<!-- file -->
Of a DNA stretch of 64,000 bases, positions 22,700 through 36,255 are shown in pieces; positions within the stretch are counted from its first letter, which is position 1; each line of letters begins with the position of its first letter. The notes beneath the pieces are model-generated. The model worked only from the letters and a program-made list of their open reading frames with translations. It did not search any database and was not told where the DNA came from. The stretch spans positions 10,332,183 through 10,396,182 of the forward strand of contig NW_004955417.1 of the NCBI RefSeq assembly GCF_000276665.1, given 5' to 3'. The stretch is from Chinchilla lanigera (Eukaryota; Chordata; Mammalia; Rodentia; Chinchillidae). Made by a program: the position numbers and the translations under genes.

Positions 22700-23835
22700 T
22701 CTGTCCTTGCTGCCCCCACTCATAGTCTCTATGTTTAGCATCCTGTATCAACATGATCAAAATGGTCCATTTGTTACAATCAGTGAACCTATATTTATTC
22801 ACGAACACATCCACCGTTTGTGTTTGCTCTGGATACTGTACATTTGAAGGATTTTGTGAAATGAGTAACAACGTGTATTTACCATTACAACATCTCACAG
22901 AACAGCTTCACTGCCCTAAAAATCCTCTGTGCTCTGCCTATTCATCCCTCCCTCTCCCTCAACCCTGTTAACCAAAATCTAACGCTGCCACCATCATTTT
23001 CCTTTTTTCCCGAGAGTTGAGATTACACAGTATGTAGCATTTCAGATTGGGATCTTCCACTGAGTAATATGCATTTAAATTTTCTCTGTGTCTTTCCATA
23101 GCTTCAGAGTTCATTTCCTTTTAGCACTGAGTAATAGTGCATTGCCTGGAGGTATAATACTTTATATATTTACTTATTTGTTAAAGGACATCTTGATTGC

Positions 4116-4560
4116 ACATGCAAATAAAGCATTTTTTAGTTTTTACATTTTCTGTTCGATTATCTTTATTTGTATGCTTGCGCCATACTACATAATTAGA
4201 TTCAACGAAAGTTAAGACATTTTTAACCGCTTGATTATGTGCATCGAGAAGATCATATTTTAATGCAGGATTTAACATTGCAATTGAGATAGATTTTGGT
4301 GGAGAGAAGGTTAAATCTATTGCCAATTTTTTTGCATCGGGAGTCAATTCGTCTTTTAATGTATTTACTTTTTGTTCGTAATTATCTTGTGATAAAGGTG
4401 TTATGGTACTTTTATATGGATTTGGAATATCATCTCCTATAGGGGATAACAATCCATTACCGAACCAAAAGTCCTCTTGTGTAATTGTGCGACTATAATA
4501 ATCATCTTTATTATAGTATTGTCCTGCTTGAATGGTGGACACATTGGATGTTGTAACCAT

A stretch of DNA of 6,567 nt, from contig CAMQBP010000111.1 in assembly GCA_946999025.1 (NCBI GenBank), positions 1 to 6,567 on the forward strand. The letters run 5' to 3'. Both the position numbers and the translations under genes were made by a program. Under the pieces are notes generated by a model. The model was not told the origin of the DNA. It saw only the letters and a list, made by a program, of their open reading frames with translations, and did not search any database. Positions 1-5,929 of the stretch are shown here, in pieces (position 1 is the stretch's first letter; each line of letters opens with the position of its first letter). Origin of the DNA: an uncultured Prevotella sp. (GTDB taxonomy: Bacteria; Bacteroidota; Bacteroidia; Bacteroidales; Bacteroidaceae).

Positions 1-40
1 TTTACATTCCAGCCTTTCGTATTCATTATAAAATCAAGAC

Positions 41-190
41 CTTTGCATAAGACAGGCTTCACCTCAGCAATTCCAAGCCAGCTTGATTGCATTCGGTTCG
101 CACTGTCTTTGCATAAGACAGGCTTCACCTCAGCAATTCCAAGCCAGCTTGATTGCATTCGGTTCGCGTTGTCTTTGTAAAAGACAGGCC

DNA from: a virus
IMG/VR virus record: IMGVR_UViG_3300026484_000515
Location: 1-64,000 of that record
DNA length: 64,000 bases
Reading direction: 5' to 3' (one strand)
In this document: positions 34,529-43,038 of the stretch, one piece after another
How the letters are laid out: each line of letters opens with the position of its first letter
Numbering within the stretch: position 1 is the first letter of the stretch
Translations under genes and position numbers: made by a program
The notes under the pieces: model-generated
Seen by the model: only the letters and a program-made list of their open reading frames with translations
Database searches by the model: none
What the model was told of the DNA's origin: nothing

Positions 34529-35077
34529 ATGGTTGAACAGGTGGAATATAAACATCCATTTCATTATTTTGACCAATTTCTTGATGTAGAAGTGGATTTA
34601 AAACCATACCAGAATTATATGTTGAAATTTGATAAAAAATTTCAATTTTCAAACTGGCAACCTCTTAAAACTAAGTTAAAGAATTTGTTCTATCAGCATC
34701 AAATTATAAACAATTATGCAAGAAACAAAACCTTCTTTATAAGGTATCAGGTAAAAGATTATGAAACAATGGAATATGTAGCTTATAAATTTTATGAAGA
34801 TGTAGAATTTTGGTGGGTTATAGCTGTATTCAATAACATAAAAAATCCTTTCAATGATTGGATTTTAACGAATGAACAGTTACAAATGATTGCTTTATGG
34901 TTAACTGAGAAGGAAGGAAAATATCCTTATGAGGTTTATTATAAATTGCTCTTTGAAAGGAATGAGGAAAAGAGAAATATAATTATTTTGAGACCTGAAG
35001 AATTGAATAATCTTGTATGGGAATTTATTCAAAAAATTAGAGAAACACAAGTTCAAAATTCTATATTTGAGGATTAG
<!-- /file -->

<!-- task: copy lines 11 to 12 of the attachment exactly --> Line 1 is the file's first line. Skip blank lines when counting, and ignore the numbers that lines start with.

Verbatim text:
4201 TTCAACGAAAGTTAAGACATTTTTAACCGCTTGATTATGTGCATCGAGAAGATCATATTTTAATGCAGGATTTAACATTGCAATTGAGATAGATTTTGGT
4301 GGAGAGAAGGTTAAATCTATTGCCAATTTTTTTGCATCGGGAGTCAATTCGTCTTTTAATGTATTTACTTTTTGTTCGTAATTATCTTGTGATAAAGGTG